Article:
This press release contains forward-looking information. Forward-looking information is based on what management believes to be reasonable assumptions, opinions and estimates of the date such statements are made based on information available to them at that time. Forward-looking information may include, but is not limited to, statements with respect to the financial viability of the Company’s Shymanivske project (the “Project”), , the price of iron ore, the demand for iron ore, the Company’s ability to obtain adequate financing, including offtake financing, the impact of new legislation in Ukraine, the Company’s ability to acquire the requisite land for Project construction, the Company’s ability to develop the Project, the ceasefire of conflict in Ukraine and the Company’s future plans. Generally, forward looking information can be identified by the use of forward-looking terminology such as “plans”, “expects” or “does not expect”, “is expected”, “budget”, “scheduled”, “estimates”, “forecasts”, “intends”, “anticipates” or “does not anticipate”, or “believes”, or variations of such words and phrases or state that certain actions, events or results “may”, “could”, “would”, “might” or “will be taken”, “occur” or “be achieved”. Forward-looking information is subject to known and unknown risks, uncertainties and other factors that may cause the actual results, level of activity, performance or achievements of the Company to be materially different from those expressed or implied by such forward-looking information, including but not limited to: general business, economic, competitive, geopolitical and social uncertainties; the actual results of current exploration activities; other risks of the mining industry and the risks described in the annual information form of the Company. Although the Company has attempted to identify important factors that could cause actual results to differ materially from those contained in forward-looking information, there may be other factors that cause results not to be as anticipated, estimated or intended. There can be no assurance that such information will prove to be accurate, as actual results and future events could differ materially from those anticipated in such statements. Accordingly, readers should not place undue reliance on forward looking information. The Company does not undertake to update any forward-looking information, except in accordance with applicable securities laws. The Company notes that mineral resources that are not mineral reserves do not have demonstrated economic viability.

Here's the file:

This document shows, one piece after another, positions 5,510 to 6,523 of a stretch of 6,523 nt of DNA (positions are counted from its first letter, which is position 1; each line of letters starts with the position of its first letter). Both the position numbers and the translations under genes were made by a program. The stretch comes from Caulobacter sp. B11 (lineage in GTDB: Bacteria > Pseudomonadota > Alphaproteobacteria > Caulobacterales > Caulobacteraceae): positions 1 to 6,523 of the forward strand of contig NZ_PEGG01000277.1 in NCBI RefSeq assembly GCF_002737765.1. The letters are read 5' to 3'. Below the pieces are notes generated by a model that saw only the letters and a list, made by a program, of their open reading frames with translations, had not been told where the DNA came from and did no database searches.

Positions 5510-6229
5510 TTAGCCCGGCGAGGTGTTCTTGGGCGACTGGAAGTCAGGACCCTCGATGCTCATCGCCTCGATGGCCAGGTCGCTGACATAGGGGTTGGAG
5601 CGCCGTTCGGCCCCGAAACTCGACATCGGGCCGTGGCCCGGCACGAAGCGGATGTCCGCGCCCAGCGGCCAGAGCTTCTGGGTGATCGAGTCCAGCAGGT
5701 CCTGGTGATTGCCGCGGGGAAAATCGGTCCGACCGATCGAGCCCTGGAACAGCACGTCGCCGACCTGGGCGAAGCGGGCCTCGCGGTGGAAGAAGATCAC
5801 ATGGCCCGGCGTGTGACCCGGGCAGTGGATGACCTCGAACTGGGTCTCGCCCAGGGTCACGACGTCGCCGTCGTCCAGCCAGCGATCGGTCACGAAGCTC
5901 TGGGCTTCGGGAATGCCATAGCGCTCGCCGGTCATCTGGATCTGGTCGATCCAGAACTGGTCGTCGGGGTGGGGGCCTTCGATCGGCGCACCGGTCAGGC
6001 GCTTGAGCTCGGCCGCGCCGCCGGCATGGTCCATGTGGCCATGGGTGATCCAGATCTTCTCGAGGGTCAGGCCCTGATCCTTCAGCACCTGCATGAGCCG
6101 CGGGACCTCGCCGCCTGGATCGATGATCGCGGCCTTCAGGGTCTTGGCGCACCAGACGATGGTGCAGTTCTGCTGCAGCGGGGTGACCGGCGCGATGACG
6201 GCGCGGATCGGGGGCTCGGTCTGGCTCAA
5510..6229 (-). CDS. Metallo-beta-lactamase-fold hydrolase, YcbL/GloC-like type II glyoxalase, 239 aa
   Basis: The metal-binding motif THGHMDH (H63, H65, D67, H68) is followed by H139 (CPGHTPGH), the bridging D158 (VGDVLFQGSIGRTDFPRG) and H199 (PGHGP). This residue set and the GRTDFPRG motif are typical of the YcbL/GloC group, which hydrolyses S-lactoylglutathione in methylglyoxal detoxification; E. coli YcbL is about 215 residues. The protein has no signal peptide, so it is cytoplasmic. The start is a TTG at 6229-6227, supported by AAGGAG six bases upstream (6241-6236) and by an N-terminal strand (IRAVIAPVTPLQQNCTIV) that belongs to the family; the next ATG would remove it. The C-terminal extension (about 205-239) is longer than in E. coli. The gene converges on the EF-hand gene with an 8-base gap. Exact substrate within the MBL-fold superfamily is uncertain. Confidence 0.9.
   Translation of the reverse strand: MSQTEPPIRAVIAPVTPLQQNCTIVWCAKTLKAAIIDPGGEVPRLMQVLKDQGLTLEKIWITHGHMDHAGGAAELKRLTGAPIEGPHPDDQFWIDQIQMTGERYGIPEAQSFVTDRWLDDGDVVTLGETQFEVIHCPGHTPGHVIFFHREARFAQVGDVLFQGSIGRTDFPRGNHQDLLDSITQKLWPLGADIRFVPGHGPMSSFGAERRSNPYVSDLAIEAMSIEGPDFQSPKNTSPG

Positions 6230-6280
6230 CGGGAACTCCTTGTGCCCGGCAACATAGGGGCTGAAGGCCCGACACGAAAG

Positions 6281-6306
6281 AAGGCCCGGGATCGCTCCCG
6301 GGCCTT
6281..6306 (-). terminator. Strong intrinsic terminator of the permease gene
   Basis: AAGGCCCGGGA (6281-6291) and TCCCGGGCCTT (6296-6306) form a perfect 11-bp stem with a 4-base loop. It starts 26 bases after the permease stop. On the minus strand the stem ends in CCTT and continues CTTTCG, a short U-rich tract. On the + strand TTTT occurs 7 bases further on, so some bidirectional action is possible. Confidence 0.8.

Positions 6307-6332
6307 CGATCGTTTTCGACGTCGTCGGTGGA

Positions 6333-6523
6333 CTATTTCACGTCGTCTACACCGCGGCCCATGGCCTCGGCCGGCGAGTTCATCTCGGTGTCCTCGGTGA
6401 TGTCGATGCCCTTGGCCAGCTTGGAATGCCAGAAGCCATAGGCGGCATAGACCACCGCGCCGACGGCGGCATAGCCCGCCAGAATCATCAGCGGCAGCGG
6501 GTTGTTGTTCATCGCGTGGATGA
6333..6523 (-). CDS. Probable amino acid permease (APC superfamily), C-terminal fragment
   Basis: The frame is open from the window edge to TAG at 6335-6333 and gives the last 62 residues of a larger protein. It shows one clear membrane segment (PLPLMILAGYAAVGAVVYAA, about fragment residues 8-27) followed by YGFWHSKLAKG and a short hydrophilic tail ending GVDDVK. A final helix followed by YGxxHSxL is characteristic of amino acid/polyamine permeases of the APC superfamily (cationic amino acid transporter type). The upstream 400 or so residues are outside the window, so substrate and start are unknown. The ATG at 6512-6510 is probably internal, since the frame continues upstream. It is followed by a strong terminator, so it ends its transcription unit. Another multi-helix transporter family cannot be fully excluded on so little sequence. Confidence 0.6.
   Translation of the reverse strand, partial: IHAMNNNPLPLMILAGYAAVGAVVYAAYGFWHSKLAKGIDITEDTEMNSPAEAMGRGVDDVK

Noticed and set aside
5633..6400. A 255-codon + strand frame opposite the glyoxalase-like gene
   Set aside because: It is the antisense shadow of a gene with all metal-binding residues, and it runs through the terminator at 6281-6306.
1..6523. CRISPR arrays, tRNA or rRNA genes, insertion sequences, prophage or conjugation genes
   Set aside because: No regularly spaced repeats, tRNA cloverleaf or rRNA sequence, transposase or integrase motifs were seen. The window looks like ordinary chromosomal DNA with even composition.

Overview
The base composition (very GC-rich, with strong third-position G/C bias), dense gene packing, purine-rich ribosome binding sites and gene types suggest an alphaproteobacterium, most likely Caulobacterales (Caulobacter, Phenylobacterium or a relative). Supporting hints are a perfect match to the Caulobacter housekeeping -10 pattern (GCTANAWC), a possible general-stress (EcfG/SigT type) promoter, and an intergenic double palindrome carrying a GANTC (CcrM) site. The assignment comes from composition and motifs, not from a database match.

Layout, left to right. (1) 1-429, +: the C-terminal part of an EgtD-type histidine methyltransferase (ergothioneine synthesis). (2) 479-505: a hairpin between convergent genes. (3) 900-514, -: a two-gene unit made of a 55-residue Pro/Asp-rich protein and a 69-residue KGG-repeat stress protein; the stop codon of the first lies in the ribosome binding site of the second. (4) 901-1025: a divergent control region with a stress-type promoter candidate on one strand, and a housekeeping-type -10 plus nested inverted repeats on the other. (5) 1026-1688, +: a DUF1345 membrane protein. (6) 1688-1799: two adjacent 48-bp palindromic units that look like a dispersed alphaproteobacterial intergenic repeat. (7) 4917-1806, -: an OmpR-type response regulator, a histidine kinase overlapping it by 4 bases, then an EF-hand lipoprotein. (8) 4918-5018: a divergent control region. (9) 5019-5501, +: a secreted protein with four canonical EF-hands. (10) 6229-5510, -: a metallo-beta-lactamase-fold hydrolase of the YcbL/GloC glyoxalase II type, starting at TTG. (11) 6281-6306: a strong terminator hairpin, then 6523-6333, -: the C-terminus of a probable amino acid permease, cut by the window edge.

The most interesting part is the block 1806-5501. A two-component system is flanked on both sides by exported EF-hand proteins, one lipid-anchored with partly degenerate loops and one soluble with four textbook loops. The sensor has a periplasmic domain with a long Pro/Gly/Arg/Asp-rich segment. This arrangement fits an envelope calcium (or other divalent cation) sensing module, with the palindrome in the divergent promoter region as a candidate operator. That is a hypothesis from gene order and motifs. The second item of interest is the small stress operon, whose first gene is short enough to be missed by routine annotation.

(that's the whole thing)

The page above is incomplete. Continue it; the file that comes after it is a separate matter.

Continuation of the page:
[i]2011 J. Herbertson and L. Strezov “Implications for the Australian Magnetite Industry of the Introduction of a Price/Tax on Carbon”